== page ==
Original languageEnglish (US)
Pages (from-to)994-1000
Number of pages7
JournalDental Materials
Volume25
Issue number8
DOIs
StatePublished - Aug 2009

Fingerprint

Dental composites
Materials properties
Tooth
Hardness
Resins
Composite materials
Hardness testing
Bisphenol A-Glycidyl Methacrylate
Photosensitizers
Strontium
Photosensitizing Agents
camphoroquinone
Amines
Silicon Dioxide
Glass
ethyl 4-dimethylaminobenzoate
Silica

Keywords

  • Coinitiator
  • Contraction stress
  • Degree of conversion
  • Depth of cure
  • Knoop hardness
  • Photosensitizer

ASJC Scopus subject areas

  • Dentistry(all)
  • Materials Science(all)
  • Mechanics of Materials
  • Medicine(all)

Cite this

@article{be12e3e45bf94de3bb9b239be52bae20,
title = "Determination of the optimal photoinitiator concentration in dental composites based on essential material properties",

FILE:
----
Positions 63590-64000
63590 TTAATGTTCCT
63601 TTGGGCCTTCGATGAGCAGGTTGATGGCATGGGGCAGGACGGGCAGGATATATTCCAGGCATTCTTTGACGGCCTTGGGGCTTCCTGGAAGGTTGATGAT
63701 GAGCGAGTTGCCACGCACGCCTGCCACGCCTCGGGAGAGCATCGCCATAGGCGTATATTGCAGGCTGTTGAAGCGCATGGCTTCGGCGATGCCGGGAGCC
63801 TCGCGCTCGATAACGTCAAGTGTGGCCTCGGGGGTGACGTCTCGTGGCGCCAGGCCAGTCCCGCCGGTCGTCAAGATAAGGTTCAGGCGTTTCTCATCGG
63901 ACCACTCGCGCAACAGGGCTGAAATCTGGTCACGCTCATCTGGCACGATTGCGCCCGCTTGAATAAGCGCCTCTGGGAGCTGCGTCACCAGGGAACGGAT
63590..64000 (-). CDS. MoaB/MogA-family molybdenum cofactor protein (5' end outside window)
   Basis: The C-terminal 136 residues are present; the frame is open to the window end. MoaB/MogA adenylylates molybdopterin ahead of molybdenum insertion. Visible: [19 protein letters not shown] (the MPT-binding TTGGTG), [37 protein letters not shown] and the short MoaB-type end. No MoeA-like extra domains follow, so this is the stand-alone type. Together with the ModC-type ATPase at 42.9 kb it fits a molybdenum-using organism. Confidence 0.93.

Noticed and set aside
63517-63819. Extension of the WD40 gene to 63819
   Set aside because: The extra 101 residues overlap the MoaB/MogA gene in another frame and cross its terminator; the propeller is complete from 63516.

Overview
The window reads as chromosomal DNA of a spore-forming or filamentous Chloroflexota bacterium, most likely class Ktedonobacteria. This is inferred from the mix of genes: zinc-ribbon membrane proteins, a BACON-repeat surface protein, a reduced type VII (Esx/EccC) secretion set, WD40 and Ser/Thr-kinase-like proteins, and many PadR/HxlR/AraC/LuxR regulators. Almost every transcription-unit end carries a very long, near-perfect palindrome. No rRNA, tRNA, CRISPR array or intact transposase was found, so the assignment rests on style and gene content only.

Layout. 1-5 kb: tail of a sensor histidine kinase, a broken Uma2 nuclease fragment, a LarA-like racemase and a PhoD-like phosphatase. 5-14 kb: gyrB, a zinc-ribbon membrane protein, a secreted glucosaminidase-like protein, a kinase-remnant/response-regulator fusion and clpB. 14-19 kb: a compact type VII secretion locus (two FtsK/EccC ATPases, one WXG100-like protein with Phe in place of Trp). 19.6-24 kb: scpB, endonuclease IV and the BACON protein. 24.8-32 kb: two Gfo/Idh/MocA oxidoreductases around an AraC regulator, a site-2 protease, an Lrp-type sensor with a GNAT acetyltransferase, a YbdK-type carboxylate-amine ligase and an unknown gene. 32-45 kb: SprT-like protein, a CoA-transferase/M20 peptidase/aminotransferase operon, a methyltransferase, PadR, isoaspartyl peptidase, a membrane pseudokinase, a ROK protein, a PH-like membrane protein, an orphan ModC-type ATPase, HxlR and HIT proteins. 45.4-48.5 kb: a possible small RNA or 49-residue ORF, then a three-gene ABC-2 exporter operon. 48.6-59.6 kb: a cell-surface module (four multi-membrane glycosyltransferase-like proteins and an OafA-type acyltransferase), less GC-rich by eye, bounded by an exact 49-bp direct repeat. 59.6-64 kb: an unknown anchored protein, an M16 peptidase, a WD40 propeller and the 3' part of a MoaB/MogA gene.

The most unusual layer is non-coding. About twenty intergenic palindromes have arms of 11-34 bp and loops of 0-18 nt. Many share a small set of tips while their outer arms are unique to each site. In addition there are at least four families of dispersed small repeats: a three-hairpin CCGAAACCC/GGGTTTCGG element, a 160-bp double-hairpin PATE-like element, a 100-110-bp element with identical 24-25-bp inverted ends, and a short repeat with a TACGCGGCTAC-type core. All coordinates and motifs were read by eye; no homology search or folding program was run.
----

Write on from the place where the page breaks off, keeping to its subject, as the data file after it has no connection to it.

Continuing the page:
abstract = "Objectives: The aim of this study was to determine the concentrations of the photosensitizer (camphoroquinone, CQ) and coinitiator (ethyl-4-dimethylaminobenzoate, EDMAB) that resulted in maximum conversion but generated minimum contraction stress in experimental composites. Methods: Experimental composites were prepared with an identical resin formulation [TEGDMA:UDMA:bis-GMA of 30.25:33.65:33.65]. Five groups of resin were prepared at varied CQ concentrations (0.1, 0.2, 0.4, 0.8 and 1.6 wt{\%} of the resin). Five subgroups of resin were prepared at each level of CQ concentration, by adding EDMAB at 0.05, 0.1, 0.2, 0.4 and 0.8 wt{\%} of the resin, resulting in 25 experimental resins. Finally, strontium glass (∼3 μm) and silica (0.04 μm) were added at 71.5 and 12.6 wt{\%} of the composite, respectively. Samples (n = 3) were then evaluated for Knoop hardness (KHN), degree of conversion (DC), depth of cure (DoC) and contraction stress (CS). Results: There was an optimal CQ and EDMAB concentration that resulted in maximum DC and KHN, beyond which increased concentration resulted in a decline in those properties. KHN testing identified two regions of maxima with best overlaps occurring at CQ:EDMAB ratio of 1.44:0.42 and 1.05:1.65 mol{\%}. DC evaluation showed one region of maximum, the best overlap occurring at CQ:EDMAB ratio of 2.40:0.83 mol{\%}. DoC was 4 mm. Overall, maximum CS was attained before the system reached the maximum possible conversion and hardness. Significance: (1) Selection of optimal photoinitiator/amine concentration is critical to materials' formulation, for excessive amounts can compromise materials' properties. (2) There was no sufficient evidence to suggest that contraction stress can be reduced by lowering CQ/EDMAB concentration without compromising DC and KHN.",